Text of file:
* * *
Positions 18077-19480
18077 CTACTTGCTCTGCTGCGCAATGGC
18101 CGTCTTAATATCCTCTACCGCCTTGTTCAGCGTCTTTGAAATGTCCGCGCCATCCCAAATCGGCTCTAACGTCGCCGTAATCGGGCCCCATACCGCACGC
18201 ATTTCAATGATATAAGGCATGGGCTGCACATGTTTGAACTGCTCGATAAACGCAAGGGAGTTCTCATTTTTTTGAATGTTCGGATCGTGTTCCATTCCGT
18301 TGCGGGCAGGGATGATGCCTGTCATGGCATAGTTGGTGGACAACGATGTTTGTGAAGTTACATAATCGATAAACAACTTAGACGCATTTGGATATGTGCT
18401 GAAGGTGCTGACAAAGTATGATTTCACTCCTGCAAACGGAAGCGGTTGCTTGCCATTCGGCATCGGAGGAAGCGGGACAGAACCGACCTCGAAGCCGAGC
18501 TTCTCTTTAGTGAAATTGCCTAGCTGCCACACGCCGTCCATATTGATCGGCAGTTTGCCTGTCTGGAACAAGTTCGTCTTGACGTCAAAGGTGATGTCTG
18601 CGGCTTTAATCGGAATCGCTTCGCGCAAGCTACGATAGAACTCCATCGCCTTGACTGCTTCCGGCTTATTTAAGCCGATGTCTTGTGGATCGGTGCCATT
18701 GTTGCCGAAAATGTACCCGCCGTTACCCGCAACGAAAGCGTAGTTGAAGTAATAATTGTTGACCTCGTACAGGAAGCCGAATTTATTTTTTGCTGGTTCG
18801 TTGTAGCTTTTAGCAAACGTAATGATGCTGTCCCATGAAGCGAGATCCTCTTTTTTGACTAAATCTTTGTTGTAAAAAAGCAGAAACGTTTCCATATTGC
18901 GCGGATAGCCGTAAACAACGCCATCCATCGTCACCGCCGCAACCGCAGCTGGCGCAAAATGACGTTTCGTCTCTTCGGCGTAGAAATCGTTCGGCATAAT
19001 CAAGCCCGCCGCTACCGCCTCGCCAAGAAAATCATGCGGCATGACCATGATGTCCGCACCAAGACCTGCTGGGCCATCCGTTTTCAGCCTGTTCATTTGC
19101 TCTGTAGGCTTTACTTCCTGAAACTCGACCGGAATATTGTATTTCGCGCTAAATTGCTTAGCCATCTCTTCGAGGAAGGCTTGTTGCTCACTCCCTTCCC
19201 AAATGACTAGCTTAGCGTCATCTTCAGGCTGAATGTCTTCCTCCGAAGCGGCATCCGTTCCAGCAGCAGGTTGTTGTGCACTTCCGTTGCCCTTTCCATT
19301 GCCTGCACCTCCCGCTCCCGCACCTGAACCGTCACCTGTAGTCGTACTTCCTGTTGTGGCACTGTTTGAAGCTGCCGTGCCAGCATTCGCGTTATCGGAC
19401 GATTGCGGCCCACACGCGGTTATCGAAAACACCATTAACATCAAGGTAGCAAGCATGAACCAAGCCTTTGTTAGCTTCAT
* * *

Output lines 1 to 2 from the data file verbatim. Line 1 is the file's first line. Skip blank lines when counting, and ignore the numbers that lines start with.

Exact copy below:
Positions 18077-19480
18077 CTACTTGCTCTGCTGCGCAATGGC